8. 8.7 Describe Fraud in Financial Statements and Sarbanes-Oxley Act Requirements
    9. Key Terms
    10. Summary
    11. Multiple Choice
    12. Questions
    13. Exercise Set A
    14. Exercise Set B
    15. Problem Set A
    16. Problem Set B
    17. Thought Provokers
  10. 9 Accounting for Receivables
    1. Why It Matters
    2. 9.1 Explain the Revenue Recognition Principle and How It Relates to Current and Future Sales and Purchase Transactions
    3. 9.2 Account for Uncollectible Accounts Using the Balance Sheet and Income Statement Approaches
    4. 9.3 Determine the Efficiency of Receivables Management Using Financial Ratios
    5. 9.4 Discuss the Role of Accounting for Receivables in Earnings Management
    6. 9.5 Apply Revenue Recognition Principles to Long-Term Projects
    7. 9.6 Explain How Notes Receivable and Accounts Receivable Differ
    8. 9.7 Appendix: Comprehensive Example of Bad Debt Estimation
    9. Key Terms
    10. Summary
    11. Multiple Choice
    12. Questions
    13. Exercise Set A
    14. Exercise Set B
    15. Problem Set A
    16. Problem Set B
    17. Thought Provokers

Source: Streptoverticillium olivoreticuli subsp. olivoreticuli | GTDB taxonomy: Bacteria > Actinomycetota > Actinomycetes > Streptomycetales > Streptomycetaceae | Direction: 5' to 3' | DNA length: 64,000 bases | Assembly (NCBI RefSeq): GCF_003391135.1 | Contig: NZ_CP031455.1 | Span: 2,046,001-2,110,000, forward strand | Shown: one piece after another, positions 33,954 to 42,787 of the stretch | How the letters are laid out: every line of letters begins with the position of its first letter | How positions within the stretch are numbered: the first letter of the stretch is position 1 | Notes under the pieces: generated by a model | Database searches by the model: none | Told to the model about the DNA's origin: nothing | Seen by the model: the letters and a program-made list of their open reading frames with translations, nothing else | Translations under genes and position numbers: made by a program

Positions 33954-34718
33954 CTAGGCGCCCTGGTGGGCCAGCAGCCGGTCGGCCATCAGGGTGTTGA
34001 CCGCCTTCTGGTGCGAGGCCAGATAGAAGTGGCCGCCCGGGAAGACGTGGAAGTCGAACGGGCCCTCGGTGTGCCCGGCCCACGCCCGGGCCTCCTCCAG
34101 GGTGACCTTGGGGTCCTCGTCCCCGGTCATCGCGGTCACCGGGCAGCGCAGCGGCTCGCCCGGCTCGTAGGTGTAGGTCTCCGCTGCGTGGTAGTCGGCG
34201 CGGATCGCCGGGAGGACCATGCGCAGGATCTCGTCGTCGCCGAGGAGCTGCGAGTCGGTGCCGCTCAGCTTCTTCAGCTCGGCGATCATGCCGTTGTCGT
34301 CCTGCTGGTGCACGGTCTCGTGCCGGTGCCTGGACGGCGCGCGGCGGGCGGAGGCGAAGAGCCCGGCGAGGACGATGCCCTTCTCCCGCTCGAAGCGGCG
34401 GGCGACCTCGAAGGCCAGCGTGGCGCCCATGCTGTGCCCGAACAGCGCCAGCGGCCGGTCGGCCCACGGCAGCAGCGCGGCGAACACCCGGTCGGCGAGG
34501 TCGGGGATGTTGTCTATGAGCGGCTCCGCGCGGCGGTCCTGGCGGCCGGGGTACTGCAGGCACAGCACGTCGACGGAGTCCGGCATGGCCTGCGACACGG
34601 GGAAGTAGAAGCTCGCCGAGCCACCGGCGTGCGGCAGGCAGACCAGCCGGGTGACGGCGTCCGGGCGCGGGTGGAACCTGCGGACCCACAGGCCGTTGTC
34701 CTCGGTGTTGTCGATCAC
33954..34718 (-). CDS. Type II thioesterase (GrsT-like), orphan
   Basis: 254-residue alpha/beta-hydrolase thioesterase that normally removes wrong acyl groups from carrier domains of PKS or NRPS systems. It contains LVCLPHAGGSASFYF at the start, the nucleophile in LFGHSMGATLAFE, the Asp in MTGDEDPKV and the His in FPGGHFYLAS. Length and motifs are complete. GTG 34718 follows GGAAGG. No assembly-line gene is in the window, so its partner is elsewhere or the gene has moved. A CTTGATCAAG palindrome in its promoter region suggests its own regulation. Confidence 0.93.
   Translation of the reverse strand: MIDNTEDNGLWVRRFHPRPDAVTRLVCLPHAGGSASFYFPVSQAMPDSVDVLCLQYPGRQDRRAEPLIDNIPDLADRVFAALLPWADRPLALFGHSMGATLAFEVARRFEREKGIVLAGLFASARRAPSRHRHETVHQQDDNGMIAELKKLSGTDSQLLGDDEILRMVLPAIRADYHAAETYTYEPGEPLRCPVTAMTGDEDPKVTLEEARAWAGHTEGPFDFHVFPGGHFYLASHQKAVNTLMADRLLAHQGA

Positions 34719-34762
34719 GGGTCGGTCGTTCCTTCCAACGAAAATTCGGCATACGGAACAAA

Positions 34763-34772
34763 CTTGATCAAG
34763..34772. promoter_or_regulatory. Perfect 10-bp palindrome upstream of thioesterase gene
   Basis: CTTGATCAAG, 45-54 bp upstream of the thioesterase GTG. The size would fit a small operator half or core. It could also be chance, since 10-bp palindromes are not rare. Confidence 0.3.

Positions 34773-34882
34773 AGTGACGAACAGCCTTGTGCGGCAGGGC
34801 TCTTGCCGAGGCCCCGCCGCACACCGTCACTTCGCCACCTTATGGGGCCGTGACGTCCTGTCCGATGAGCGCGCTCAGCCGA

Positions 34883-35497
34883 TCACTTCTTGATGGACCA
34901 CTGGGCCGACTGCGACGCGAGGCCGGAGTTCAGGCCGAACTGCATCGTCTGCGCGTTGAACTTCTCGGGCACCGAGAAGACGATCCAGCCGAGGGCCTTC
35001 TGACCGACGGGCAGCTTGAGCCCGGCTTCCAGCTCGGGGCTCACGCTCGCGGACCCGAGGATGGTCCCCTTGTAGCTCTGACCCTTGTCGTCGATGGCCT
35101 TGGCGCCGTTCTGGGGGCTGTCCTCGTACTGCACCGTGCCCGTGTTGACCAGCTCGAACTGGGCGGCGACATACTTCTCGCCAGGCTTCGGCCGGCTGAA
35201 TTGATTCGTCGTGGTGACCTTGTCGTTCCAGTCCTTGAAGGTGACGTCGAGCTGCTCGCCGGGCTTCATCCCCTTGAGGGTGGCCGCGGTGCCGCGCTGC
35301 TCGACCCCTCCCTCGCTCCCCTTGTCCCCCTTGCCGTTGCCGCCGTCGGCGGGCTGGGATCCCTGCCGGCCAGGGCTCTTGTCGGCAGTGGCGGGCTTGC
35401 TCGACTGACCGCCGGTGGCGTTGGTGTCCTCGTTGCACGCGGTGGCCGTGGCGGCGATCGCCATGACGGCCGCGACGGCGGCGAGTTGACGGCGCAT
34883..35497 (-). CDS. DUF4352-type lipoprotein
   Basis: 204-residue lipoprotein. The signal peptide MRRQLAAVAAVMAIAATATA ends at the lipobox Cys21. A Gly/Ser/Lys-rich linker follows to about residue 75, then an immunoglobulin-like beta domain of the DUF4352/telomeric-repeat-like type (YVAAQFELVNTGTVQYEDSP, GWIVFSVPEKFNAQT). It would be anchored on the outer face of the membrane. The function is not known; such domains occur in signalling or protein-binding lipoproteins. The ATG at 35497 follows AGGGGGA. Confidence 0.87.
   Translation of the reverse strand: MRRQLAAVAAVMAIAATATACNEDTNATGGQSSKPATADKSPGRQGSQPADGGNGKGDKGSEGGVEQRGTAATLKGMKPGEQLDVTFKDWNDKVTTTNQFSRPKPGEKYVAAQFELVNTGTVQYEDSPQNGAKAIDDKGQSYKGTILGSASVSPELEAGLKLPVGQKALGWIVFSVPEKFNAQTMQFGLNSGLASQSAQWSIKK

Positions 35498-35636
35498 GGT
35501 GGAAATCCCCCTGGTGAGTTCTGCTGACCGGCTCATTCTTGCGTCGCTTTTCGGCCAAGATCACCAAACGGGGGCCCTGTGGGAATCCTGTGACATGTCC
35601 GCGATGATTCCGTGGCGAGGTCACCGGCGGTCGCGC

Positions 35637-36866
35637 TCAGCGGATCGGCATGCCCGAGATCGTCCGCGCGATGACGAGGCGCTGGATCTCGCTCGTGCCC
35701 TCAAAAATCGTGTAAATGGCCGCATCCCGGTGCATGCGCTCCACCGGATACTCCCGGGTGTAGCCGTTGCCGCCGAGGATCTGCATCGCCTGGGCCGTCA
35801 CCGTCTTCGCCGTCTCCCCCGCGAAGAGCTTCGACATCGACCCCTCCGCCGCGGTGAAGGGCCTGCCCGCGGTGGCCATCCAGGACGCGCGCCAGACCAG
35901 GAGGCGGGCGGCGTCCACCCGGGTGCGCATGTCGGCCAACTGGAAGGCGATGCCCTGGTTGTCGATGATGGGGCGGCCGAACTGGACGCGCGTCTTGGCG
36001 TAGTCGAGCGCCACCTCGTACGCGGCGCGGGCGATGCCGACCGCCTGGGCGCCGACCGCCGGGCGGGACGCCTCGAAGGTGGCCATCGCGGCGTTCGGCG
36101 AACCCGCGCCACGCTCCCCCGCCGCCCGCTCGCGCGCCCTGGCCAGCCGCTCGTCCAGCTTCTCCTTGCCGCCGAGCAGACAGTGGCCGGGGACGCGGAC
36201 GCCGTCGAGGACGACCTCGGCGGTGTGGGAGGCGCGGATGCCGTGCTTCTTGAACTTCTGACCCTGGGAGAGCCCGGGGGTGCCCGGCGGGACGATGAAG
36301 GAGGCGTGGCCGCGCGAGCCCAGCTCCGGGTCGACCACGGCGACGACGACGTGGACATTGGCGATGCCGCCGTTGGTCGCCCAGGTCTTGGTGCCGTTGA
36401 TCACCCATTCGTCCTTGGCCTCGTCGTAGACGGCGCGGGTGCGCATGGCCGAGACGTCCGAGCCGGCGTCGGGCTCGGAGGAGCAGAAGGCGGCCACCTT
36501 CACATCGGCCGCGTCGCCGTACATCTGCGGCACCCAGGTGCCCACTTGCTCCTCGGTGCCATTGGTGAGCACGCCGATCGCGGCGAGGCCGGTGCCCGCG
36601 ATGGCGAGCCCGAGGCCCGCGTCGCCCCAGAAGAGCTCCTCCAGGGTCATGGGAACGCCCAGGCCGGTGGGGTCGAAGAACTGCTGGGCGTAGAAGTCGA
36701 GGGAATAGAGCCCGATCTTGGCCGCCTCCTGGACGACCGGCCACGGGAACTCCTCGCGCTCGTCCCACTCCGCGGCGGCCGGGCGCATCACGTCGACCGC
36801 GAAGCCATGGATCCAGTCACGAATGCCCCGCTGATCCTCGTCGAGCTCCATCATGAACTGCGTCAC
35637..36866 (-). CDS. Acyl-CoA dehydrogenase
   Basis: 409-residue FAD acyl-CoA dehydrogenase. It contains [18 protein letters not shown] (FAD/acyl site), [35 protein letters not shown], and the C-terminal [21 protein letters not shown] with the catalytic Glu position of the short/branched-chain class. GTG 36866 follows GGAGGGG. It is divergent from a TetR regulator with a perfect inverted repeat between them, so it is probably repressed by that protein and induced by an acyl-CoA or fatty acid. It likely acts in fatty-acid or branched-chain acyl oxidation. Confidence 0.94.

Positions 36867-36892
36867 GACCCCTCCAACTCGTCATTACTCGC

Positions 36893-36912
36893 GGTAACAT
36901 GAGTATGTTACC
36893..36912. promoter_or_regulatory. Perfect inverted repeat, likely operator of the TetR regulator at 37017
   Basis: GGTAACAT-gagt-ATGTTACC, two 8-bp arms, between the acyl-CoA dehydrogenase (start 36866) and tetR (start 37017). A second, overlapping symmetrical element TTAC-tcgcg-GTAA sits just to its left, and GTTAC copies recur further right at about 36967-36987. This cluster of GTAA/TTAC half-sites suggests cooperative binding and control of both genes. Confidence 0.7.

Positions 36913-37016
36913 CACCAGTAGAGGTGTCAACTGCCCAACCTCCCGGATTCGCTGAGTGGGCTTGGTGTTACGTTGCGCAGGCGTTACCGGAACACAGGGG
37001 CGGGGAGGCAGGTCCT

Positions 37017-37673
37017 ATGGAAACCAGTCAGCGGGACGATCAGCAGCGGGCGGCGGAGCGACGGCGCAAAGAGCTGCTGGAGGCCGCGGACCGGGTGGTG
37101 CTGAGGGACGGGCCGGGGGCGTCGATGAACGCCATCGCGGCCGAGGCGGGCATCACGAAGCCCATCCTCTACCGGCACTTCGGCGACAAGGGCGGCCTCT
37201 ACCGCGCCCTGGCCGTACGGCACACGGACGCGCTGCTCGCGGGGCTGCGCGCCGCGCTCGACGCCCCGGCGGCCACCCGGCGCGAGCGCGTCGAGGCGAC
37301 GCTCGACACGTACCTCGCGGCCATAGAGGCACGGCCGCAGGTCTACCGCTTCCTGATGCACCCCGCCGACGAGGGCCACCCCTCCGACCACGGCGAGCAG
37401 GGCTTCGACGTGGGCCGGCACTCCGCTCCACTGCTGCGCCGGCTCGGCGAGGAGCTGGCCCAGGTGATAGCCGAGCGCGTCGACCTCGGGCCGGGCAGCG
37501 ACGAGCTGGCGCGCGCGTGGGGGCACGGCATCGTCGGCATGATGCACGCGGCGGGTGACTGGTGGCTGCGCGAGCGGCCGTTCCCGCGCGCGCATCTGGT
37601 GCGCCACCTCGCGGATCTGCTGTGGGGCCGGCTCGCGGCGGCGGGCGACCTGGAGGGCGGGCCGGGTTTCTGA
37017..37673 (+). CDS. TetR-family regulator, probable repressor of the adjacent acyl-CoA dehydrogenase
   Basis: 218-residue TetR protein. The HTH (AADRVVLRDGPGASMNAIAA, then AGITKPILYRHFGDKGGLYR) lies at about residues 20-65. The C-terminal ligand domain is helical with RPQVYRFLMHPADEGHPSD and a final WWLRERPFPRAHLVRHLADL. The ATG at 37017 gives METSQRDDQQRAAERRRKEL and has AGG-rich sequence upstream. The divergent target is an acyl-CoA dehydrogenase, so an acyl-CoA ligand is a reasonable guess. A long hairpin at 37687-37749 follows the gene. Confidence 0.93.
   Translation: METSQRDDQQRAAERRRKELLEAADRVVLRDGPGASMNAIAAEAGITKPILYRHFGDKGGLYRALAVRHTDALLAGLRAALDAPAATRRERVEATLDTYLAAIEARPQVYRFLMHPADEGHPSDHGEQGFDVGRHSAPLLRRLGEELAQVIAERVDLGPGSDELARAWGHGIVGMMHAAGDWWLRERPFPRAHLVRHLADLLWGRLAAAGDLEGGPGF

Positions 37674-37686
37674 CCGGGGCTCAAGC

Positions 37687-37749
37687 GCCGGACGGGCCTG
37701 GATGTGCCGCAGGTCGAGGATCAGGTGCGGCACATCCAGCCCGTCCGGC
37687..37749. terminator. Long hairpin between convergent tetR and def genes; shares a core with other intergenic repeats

11. 10 Inventory
    1. Why It Matters
    2. 10.1 Describe and Demonstrate the Basic Inventory Valuation Methods and Their Cost Flow Assumptions
    3. 10.2 Calculate the Cost of Goods Sold and Ending Inventory Using the Periodic Method
    4. 10.3 Calculate the Cost of Goods Sold and Ending Inventory Using the Perpetual Method
    5. 10.4 Explain and Demonstrate the Impact of Inventory Valuation Errors on the Income Statement and Balance Sheet
    6. 10.5 Examine the Efficiency of Inventory Management Using Financial Ratios
    7. Key Terms
    8. Summary
    9. Multiple Choice
    10. Questions
    11. Exercise Set A
    12. Exercise Set B
    13. Problem Set A
    14. Problem Set B
    15. Thought Provokers
  12. 11 Long-Term Assets
    1. Why It Matters
    2. 11.1 Distinguish between Tangible and Intangible Assets
    3. 11.2 Analyze and Classify Capitalized Costs versus Expenses
    4. 11.3 Explain and Apply Depreciation Methods to Allocate Capitalized Costs
    5. 11.4 Describe Accounting for Intangible Assets and Record Related Transactions
    6. 11.5 Describe Some Special Issues in Accounting for Long-Term Assets
    7. Key Terms
    8. Summary
    9. Multiple Choice
    10. Questions
    11. Exercise Set A
    12. Exercise Set B
    13. Problem Set A
    14. Problem Set B
    15. Thought Provokers
  13. 12 Current Liabilities
    1. Why It Matters
    2. 12.1 Identify and Describe Current Liabilities
    3. 12.2 Analyze, Journalize, and Report Current Liabilities
    4. 12.3 Define and Apply Accounting Treatment for Contingent Liabilities
    5. 12.4 Prepare Journal Entries to Record Short-Term Notes Payable
    6. 12.5 Record Transactions Incurred in Preparing Payroll
    7. Key Terms
    8. Summary
    9. Multiple Choice
    10. Questions
    11. Exercise Set A